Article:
To accomplish this, Freireans introduce gender lessons early, and repeat them often, before the child accepts the reality of their biological sex. They use “age inappropriate” materials to confuse the children, and cast doubt on the accuracy of their own self-perception, and the truthfulness of their parents.
Freireans consciously and conspicuously use terms like “assigned at birth,” even with very young students who don’t understand concepts like “assigned,” never mind “gender,” and ask questions like “what are your pronouns?” Such questions make no sense whatsoever except within the context of gender theory, which asserts that gender is a social construct, not an observable, biological fact. They also make no sense to a pre-literate, pre-rational child. Children under the age of ten typically can’t understand something as abstract as a “social construct” either.
So the lessons, never mind the materials, are “age-inappropriate.” Tragically, that’s the point. The younger the child, the less capable they are of thinking abstractly, the easier it is to indoctrinate them into simply “believing,” and the less grounded they are in the reality of their own sex. Now add the tendency of young children to engage in magical thinking, like believing in Santa or the Tooth Fairy, and you have the ideal conditions for Freirean gender theorists, and have created a generative theme.
In the elementary grades, if a teacher tells students they can be whatever “gender” they want to be, and provides them a litany of options, especially using colorful, fun, picture books, posters, and flags, the students are likely to become curious, and ask lots of follow-up questions.
Most young children probably do end up at least a little confused by these lessons, but for most, the confusion will subside. However, there will always be some (perhaps many) who are primed to interpret their confusion as a sign they are “trans” or “queer.”
Helpful Freirean educators can now step in and encourage all the students to support their newly-identified trans and queer peers, and can make clear if they don’t, they are “oppressing” them, which is wrong, shameful, and generally socially unacceptable.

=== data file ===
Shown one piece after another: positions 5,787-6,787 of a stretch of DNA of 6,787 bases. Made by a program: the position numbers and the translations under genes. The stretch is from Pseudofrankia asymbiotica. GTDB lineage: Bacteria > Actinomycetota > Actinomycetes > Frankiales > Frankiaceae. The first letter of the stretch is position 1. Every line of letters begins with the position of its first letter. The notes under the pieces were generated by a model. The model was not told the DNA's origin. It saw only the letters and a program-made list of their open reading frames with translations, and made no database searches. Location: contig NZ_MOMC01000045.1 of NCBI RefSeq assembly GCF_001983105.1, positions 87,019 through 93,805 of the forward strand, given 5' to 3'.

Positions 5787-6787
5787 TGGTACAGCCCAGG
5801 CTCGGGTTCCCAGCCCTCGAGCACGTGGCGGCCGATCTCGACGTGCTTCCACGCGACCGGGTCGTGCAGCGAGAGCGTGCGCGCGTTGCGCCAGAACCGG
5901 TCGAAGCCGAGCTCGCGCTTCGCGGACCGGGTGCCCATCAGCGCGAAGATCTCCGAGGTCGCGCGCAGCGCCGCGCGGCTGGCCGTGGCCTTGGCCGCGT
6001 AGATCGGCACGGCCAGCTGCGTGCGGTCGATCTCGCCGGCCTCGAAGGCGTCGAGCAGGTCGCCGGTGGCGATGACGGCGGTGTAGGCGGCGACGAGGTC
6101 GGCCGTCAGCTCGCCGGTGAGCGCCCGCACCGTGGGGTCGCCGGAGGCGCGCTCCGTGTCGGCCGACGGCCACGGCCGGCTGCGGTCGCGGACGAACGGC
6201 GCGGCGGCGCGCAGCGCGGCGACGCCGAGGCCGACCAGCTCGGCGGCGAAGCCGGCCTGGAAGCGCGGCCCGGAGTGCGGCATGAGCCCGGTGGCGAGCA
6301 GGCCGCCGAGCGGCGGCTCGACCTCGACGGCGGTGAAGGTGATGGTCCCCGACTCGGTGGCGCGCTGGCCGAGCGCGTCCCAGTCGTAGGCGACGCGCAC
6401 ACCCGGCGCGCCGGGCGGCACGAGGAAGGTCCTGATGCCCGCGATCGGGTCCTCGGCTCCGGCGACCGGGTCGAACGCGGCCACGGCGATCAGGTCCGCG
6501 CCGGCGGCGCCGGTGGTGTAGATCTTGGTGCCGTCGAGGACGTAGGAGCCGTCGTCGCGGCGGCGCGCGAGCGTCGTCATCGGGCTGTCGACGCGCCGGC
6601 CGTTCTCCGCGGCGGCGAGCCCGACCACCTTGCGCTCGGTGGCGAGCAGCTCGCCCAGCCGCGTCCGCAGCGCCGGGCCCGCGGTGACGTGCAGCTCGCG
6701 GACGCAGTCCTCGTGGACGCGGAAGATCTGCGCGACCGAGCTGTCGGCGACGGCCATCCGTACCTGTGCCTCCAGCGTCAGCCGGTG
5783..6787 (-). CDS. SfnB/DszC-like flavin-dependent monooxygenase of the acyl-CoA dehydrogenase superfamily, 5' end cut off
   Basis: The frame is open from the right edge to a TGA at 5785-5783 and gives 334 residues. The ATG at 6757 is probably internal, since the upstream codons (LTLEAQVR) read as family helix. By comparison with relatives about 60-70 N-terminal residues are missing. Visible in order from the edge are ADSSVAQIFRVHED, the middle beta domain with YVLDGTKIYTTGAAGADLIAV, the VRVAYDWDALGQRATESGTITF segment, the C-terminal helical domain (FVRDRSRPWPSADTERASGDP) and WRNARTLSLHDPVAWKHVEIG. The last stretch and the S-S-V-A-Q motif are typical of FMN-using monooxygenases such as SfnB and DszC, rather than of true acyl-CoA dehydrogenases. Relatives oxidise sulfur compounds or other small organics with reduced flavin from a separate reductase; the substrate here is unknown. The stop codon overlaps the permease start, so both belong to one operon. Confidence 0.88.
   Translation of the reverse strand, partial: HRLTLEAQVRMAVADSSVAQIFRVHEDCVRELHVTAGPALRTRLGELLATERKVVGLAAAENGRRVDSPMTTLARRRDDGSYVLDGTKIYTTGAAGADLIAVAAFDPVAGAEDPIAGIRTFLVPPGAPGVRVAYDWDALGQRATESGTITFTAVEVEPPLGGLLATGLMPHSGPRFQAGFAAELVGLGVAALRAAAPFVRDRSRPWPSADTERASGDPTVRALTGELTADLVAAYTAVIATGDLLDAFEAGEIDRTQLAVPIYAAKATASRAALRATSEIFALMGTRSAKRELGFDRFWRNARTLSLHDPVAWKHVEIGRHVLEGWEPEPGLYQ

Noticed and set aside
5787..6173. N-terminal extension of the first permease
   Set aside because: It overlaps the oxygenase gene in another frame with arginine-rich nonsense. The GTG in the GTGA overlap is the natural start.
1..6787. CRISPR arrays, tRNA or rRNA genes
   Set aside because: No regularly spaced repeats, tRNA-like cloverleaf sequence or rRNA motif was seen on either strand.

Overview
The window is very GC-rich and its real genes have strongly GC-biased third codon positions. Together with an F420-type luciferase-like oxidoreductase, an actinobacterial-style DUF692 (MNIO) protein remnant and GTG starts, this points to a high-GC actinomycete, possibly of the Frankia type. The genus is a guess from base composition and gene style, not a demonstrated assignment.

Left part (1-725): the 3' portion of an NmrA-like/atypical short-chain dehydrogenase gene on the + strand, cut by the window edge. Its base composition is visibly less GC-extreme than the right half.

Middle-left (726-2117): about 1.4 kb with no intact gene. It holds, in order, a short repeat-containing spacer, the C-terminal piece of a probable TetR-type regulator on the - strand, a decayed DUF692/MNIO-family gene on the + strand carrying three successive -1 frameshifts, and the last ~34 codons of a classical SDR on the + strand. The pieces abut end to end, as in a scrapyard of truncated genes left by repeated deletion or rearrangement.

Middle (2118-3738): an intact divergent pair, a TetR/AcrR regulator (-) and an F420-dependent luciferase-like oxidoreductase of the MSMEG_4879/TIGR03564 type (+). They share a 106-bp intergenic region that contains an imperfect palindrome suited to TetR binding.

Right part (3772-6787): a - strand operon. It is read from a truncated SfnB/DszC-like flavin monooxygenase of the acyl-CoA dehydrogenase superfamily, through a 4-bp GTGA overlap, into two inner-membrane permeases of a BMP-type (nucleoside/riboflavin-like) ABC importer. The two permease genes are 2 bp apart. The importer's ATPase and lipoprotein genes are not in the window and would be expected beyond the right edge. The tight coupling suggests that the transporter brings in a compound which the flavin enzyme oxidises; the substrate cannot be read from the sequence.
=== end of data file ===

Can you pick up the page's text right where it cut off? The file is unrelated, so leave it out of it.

In a Freirean classroom, there is no middle-ground where a student could safely say “No thanks, I disagree that this is how gender works,” and that’s if they are old enough, and cognitively capable of doing the kind of analytical thinking required to question the theme in the first place.
As long as students are emotionally “engaged” through peer relationships and social shame, or gender theory matches the “actual context” of their individual lives, it is serving its intended purpose as a “generative theme.”
The Generative Theme in Action
To better understand what life is like for our kids in the care of their Freirean “facilitators,” let’s imagine ourselves inside the Freirean classroom. Though hypothetical, the following scenario closely aligns with lesson plans I’ve read, and stories parents have told me:
- The Freirean introduces a book about a trans child, telling students that gender is “assigned” at birth;
- Students are shocked to learn their parents may have been wrong all this time about them;
- The Freirean says only the children can identify their own gender, and they cannot get it wrong;
- The Freirean says children who self-identify as something other than their “sex assigned at birth” are “oppressed,” “marginalized,” “at-risk,” “in need of allies,” etc;
- Some students self-identify as “trans,” “non-binary,” “queer,” or something other than their biological sex; those who don’t are labeled by the Freirean as “cis;”
- The Freirean says “cis” is the “dominant” gender identity because people have not been “liberated” to self-identify their gender until recently, and if they had been, more people would not be “cis.” Some Freireans go so far as to say they’ve helped their students “figure out” they’re queer, others claim gender identity that matches biological sex was invented for the sole purpose of oppressing, because everyone is really “queer;”
- Students who do not identify as “queer” or “trans” are suddenly part of the “normative” group, which is presumed “oppressive” to those who are not;
- The Freirean explains how important it is for the “cis” kids to be good allies to the “queer” and “trans” kids;
- One way to be a good “ally” is to participate in “LGBTQIA+ action” or protests;”
- Students become activists, in many cases at odds with their parents, in all cases at odds with societal and cultural norms, and firmly on the side of a very specific political “tribe” or agenda.
At no point in the above process will a Freirean invite, or allow dissent. They won’t read Matt Walsh’s Johnny the Walrus for comparison, nor will they prominently display it alongside Jacob’s New Dress, not even for “diversity,” “equity,” and “inclusion” points.
As Paulo Freire instructed, Freireans will not be neutral. If one of them tells you they teach ““critical thinking” remember they are Freireans. To them, that term means “use your mind to interrogate, and deconstruct the status quo.”
The goal is liberation, the status quo is oppressive, and “learning” is synonymous with activism. Never forget that generative themes are designed to radicalize students to fight perceived “injustice.” Where gender and queer theories are concerned, social and cultural norms are “unjust” because they allegedly “oppress” queer and trans people.